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EdExcel Micro Economics Unit 1 EdExcel Micro Economics Unit 1 Document Transcript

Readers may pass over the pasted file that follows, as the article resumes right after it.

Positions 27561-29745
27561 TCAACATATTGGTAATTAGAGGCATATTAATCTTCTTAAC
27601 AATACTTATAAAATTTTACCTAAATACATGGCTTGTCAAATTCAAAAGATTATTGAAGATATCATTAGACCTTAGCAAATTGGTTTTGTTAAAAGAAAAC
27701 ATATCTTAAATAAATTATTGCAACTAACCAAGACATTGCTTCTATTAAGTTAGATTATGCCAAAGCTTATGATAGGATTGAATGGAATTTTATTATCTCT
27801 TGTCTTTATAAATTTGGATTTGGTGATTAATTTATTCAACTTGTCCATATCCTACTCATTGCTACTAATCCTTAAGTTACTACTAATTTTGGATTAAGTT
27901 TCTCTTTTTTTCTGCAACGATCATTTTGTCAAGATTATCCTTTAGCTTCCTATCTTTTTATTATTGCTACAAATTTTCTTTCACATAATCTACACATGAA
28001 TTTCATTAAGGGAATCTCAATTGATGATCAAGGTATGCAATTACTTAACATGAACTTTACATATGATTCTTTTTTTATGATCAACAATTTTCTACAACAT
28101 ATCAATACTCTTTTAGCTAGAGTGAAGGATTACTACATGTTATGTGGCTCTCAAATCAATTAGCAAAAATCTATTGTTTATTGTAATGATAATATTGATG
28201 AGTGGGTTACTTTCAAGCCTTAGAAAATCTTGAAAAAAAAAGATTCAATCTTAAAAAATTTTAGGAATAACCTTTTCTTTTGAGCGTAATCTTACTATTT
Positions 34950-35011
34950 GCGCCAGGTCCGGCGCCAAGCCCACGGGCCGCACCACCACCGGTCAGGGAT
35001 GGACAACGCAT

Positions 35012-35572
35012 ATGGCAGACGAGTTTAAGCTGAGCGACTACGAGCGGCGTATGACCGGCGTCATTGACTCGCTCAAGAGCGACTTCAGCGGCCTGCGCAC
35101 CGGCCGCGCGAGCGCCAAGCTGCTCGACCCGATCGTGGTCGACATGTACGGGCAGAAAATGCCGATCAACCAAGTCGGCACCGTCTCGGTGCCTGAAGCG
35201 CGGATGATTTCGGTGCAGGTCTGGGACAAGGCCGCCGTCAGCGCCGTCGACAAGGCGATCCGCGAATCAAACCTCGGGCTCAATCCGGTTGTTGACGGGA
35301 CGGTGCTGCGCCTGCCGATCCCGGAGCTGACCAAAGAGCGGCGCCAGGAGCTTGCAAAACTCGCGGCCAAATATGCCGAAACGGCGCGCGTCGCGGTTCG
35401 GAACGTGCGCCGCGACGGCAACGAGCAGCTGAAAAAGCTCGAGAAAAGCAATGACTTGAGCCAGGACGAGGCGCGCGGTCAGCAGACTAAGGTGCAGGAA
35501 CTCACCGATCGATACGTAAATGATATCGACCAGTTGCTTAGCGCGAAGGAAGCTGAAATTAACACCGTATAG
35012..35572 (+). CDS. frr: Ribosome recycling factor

• 20 Elasticity |ElasticityExplain the concept of elasticity. Elasticity is measure of the extent to which one variableresponds to a change in a second variable. For instance a variable such as demand can be eithersensitive to a change in price (price elastic) or unresponsive (price inelastic)Why is elasticity important? Elasticity estimates predict how consumers and producers arelikely to respond to a change in market conditions. Accurate elasticity data helps a firm estimatethe likely impact of, say, a price rise on demand for the product and for substitutesList the main types of elasticity.Type of elasticityPrice elasticity of demand The responsive of demand to a change in its own priceIncome elasticity of demand The responsive of demand to a change in incomePrice elasticity of supply The responsive of supply to a change in its own priceCross elasticity of demand The responsive of demand for one product to a change in the price of another itemWhat is an elasticity value? An elasticity estimate has a number value eg -0.5. 0, +2, etc. Anelasticity value greater than 1 means a variable such as demand is elastic ie responsivePrice elasticity of demandDefine price elasticity of demand (PED). The responsiveness of demand to a change in theprice of the product.How are price and quantity changes compared? Price is measured using £s; quantity in unitssold. Comparisons is made possible by contrasting the percentage in price and amountHow is PED calculated? Like all elasticity values, PED is a number. PED is estimated by dividingthe percentage change in demand by the percentage change in price, using the equation: PED =percentage change in demand/ percentage change in price, ie PED= %ΔQd/ %ΔP. Eg if a 10%fall in price results in a 5% increase in quantity demanded, PED = 5%/10% = -0.5How are percentage changes in a variable calculated? To calculate a percentage change(%Δ) in one variable (A), use the equation: %ΔA = (new A – old A) / old A x 100where A is a variable such as price or quantity demanded.Give a worked example of calculating PED. Suppose a price fall from £15 to £10 results in anincrease in quantity demanded from 20 to 45 %ΔP = (new P – old P) / old P x 100 = (10-15)/15 x 100 = -5/15 x 100 = -33% %ΔQ = (new Q – old Q) / old Q x 100 = (45-20)/20 x 100 = 25/20 x 100 = 125% PED = % change in quantity demanded / % change in price = 125%/33% = -3.8What is the range of PED estimates? PED can lie between zero and infinity. If PED is less than1, demand is price inelastic ie quantity demanded is unresponsive to price changes. If PED isgreater than 1, demand is price elastic ie quantity demanded is responsive to a price change.Why do PED estimates usually minus values? Price and quantity demanded are almostalways inversely related: they move in opposite directions. This means PED is a negative valueWhat does the phrase demand is price elastic mean? Demand is price sensitive ie responsiveto a change in price. This means a given change in price brings about a greater percentagechange in demand. Eg a 10% fall in price results in a 20% increase in demand. PED is -2.What does the phrase demand is price inelastic mean? Demand is price insensitive ieunresponsive to a change in price. A given change in price brings about a smaller percentagechange in demand. Eg a 10% price rise results in only a 4% fall in demand. PED is -0.4.